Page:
As far as cheesy and ridiculously melodramatic stage productions go, The Bodyguard Musical takes the cake. Were the over dramatic scenes intended to be funny? I’m not sure. Was the acting subpar? Absolutely. But did the powerful ballads make up for this? The Goosebumps I felt when Paulini Curuenavuli, ripped into ‘I Have Nothing,’ strongly indicates yes.
The stage adaptation of the 1992 hit film starring Whitney Houston and Kevin Costner may have some flaws, but when it gets something right it shines. Officially opening its four week Melbourne season last night at the Regent Theatre, the musical ended with everyone out of their seats and dancing to ‘I Want to Dance with Somebody.’
The opening scene starts off with a bang, literally! I jumped right out of my seat. It made me jump so much that I completely missed what was going on. Then all of the sudden Paulini comes on stage, accompanied by a shiny dress and literal bursts of fire, introducing her character Rachel Marron. For those unaware of the narrative, the quick summary is that Rachel Marron (Paulini) is a musical superstar who has become the subject of a dangerous stalker’s (played by Brendan Irving) obsession. Her team calls in a new bodyguard, Frank Farmer (played by Neighbours Kip Gamblin) to protect her.
The script is simple and each scene rolls through like clog work. But unlike traditional musicals, no-one breaks into song mid conversation, instead the ballads and dance numbers are woven into the plot. This tactic saves the script from becoming too mechanical.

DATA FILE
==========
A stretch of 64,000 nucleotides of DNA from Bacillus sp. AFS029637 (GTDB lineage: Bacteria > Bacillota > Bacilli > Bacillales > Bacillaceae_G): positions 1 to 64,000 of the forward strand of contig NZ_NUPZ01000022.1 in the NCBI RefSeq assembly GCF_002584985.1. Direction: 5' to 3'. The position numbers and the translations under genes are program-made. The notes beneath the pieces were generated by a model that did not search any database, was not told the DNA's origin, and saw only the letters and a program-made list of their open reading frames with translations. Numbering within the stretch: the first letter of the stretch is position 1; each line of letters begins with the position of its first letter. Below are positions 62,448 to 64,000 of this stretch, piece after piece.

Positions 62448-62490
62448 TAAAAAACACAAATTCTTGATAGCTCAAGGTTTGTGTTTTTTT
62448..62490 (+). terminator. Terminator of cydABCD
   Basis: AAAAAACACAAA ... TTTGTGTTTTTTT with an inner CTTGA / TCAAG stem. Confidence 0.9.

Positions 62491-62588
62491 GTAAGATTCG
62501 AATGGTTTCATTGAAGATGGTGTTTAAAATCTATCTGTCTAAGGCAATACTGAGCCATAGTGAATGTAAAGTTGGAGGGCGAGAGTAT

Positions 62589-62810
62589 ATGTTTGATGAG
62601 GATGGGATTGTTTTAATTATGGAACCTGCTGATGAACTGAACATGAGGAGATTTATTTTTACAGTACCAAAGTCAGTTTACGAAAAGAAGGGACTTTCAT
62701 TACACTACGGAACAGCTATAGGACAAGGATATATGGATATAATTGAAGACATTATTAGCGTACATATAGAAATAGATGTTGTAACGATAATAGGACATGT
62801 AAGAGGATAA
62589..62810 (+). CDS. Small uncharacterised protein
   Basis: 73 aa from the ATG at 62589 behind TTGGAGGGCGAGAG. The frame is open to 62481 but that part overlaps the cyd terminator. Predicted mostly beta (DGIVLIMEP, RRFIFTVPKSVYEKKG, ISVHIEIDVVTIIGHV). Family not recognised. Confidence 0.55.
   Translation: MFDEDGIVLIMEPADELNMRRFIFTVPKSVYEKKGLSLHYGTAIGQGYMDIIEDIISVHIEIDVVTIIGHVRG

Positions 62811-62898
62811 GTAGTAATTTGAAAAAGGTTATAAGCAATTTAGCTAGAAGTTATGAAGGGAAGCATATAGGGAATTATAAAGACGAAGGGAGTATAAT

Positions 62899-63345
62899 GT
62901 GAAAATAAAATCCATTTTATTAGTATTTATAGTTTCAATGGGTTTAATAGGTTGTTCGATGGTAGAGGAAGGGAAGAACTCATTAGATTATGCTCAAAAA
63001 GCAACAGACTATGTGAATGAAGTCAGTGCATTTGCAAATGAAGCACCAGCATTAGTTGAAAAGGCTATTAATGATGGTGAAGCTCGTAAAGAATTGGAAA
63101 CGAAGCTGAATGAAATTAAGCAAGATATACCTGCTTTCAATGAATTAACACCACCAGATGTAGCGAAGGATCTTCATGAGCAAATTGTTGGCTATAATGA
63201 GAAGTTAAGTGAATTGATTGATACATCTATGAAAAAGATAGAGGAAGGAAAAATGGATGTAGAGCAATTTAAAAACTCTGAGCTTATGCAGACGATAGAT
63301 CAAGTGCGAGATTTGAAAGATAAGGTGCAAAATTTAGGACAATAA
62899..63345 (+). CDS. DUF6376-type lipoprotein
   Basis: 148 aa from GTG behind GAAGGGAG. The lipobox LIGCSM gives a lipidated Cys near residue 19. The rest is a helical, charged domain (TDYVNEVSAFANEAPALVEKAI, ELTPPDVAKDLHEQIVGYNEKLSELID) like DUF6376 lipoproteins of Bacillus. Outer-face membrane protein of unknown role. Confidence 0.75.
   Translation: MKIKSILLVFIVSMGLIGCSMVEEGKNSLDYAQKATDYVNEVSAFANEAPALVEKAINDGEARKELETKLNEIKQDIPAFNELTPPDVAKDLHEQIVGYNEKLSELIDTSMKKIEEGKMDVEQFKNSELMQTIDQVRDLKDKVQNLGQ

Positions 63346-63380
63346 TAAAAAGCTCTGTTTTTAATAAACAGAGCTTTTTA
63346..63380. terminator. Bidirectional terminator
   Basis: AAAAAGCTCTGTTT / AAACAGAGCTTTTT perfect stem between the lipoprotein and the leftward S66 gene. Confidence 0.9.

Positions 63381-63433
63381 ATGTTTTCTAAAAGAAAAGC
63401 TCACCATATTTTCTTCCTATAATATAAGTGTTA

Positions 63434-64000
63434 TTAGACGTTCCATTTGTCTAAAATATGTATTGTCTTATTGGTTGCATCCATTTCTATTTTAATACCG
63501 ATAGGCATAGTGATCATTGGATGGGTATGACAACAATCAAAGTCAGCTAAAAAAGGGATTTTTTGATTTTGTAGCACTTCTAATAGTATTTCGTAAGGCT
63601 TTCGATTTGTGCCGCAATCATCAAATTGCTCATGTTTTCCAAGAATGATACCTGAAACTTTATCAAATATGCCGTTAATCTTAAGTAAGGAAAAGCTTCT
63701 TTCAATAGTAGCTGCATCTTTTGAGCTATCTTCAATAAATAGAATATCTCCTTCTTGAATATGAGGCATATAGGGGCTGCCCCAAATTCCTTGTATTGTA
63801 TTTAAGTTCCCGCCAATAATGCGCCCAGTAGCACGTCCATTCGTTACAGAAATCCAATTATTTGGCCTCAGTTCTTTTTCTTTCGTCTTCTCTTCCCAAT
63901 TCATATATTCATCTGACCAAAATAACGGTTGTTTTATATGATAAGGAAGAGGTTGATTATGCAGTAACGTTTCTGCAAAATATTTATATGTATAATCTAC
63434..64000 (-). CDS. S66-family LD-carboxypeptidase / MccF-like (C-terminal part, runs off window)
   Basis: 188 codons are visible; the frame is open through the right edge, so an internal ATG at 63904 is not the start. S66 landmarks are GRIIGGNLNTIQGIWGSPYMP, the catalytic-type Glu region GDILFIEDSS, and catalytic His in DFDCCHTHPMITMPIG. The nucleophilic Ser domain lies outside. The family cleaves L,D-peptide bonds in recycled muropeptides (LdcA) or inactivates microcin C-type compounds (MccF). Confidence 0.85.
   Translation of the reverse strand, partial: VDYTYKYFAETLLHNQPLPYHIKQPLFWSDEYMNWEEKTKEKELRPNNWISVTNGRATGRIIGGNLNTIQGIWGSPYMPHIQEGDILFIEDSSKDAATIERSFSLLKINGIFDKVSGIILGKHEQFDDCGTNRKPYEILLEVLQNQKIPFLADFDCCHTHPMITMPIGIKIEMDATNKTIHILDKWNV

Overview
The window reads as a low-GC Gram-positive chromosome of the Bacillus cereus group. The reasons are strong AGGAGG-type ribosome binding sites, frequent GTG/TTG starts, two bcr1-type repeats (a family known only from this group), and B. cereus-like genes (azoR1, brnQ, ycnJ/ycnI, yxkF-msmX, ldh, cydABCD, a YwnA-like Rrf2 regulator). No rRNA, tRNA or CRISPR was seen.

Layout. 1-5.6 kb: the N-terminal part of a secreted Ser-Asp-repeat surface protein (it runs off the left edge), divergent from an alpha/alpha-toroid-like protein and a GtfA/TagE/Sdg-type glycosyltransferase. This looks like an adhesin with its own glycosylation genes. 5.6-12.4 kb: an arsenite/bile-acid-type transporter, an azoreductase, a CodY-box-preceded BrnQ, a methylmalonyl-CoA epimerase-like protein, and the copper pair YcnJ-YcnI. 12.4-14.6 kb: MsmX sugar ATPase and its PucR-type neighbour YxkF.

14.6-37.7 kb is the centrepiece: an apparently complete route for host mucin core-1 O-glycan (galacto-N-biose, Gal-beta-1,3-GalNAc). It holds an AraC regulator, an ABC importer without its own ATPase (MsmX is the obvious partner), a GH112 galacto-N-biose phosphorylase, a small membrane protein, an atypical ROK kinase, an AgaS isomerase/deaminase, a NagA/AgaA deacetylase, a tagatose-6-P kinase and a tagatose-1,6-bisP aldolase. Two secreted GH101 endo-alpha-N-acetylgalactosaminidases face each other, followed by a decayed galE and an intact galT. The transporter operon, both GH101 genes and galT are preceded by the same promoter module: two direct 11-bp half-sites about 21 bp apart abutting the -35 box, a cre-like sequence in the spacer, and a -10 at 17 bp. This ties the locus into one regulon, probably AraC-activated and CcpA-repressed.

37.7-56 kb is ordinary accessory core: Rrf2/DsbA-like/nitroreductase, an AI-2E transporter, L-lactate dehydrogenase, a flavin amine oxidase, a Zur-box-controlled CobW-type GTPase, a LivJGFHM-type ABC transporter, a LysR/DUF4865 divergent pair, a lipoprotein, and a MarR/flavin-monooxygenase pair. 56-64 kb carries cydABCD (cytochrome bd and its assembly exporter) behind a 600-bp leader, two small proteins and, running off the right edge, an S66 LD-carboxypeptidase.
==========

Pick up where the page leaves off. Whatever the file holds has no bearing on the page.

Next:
This is most evident in the Karaoke scene. Three drunken girls screech their way through ‘Where Do Broken Hearts Go?’ and then the bodyguard himself attempts to belt out, ‘I Will Always Love You,’ before Rachel Maron takes the stage and performs a show stopping, ‘I Have Nothing,’ to the shock of everyone in the bar. The stage momentarily turns into a night’s sky as Paulini stretches her vocals throughout the theatre and it’s a truly captivating moment.
The only thing that lets this scene down (and that lingers throughout the show), is the lack of chemistry between Paulini and Kip. Their romance feels too staged. More flames are felt between Prinnie Stevens (who plays Nicki Maron, Rachel’s sister) and Kip, but Prinnie’s performance (much like her character) gets overshadowed by Paulini.
Another area where the performance falls short is during the intended big dramatic scenes. Where I think the audience was supposed to be left in awe-stricken suspense, we were instead left giggling. Whilst Irving did a marvellous job of coming across as incredibly creepy as the stalker (so much so that I think everyone was almost too scared to applaud him at the end), every time he come up on the big screen it was almost comical. The Shadowplay used to project static images to emphasis scenes or montages, accompanied by cliché melodies, felt a little too cringe worthy.
However in saying that, there was one violent action scene that used compressed, tacky slow-motion and intense strobe lighting that absolutely had me on the edge of my seat. Cheesy and dramatic- but my god thrilling!
Despite the current legal controversy surrounding Paulini’s personal life, she wasn’t going to let anything stop her from being the star of the show. Not even her questionable acting, which was eclipsed by her incredible vocal range.
Singing songs made famous by one of the world’s most beloved pop divas was always going to be a tough feat, but as she stood on a mini stage that elevated into the air whilst singing, ‘I Will Always Love You,’ the power in her voice was undeniable.
Finishing the night with a mass sing-and-dance along to ‘I Want to Dance With Somebody,’ really capped off a fun night and left the audience feeling elated. It’s safe to say I will be cranking Whitney Huston on the train ride home for the next week or so.
You can catch The Bodyguard Musical at Melbourne’s Regent Theatre until October 31st. Head HERE for more information.
The reviewer attended the performance on August 29th.